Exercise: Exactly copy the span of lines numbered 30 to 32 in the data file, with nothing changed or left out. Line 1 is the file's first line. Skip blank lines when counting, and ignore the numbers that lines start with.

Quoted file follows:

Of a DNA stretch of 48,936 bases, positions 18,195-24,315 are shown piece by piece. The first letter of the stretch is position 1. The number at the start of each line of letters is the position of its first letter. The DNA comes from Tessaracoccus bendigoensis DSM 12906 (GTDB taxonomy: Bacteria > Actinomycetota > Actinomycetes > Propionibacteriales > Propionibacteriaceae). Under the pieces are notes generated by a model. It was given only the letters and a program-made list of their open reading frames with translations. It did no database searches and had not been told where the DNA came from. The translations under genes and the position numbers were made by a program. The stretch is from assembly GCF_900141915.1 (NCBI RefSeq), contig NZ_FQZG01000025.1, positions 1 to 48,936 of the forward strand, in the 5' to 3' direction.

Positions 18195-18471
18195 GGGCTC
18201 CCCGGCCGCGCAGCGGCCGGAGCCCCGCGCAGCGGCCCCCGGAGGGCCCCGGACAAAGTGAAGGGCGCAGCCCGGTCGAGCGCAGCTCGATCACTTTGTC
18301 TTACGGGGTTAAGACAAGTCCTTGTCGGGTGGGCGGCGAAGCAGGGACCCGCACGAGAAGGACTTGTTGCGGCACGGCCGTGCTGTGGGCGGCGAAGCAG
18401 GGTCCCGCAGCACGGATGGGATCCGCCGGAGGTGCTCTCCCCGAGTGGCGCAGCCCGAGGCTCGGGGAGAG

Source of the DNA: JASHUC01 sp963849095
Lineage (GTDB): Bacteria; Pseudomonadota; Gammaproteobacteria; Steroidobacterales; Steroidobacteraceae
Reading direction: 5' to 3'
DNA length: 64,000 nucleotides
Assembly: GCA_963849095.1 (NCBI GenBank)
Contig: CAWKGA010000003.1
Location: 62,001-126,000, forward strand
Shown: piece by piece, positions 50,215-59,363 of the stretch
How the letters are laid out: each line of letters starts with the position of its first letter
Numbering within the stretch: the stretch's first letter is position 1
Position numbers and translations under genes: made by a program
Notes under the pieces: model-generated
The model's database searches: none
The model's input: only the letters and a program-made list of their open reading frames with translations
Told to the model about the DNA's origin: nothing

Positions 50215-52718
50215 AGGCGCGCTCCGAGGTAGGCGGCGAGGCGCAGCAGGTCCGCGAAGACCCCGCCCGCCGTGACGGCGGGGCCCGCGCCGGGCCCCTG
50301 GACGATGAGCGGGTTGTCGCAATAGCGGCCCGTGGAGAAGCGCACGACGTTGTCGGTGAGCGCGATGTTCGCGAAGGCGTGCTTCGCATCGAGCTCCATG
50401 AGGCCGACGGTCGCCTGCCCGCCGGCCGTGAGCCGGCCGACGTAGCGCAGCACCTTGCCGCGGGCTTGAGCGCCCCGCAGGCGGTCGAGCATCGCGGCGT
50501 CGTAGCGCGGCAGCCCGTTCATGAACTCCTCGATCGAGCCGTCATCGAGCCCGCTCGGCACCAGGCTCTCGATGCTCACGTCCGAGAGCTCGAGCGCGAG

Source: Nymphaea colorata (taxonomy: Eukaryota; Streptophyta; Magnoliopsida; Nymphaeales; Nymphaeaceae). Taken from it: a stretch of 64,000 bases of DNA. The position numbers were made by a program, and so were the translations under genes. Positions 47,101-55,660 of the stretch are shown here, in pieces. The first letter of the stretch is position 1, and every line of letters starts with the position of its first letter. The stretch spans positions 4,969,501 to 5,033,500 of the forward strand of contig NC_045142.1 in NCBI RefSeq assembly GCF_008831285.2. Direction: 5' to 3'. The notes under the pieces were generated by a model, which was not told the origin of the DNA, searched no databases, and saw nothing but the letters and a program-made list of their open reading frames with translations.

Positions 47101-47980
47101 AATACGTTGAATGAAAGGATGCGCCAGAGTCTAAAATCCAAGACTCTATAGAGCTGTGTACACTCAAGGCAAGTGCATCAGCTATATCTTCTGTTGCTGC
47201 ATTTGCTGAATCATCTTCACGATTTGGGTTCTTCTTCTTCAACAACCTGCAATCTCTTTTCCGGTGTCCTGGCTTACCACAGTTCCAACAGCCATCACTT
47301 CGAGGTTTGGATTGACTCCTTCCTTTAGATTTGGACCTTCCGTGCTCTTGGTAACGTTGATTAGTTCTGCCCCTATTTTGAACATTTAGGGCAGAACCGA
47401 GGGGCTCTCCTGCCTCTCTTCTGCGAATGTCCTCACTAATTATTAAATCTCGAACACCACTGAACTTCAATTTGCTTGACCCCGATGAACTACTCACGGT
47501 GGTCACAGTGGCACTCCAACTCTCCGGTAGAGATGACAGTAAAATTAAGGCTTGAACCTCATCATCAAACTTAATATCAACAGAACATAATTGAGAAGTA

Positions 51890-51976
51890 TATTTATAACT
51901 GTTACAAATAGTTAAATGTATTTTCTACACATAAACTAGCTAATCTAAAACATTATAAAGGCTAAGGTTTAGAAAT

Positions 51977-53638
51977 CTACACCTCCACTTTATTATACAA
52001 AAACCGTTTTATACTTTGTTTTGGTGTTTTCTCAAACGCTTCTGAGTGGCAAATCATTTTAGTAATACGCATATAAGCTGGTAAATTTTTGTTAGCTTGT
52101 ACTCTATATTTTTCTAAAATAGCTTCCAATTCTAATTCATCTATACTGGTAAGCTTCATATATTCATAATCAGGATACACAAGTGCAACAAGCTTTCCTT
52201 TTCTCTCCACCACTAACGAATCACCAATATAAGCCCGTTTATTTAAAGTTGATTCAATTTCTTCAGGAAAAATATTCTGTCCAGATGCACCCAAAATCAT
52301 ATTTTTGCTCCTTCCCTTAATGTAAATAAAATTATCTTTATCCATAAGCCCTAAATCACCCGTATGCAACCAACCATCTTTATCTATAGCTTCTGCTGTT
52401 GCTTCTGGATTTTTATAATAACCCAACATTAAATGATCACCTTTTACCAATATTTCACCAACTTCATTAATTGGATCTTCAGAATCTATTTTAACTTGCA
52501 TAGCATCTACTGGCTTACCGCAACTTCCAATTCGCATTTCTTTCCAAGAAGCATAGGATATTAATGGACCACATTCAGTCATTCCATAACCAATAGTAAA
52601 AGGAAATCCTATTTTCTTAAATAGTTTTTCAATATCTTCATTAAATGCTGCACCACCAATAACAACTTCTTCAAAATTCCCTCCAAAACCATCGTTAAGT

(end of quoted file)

47201 ATTTGCTGAATCATCTTCACGATTTGGGTTCTTCTTCTTCAACAACCTGCAATCTCTTTTCCGGTGTCCTGGCTTACCACAGTTCCAACAGCCATCACTT
47301 CGAGGTTTGGATTGACTCCTTCCTTTAGATTTGGACCTTCCGTGCTCTTGGTAACGTTGATTAGTTCTGCCCCTATTTTGAACATTTAGGGCAGAACCGA
47401 GGGGCTCTCCTGCCTCTCTTCTGCGAATGTCCTCACTAATTATTAAATCTCGAACACCACTGAACTTCAATTTGCTTGACCCCGATGAACTACTCACGGT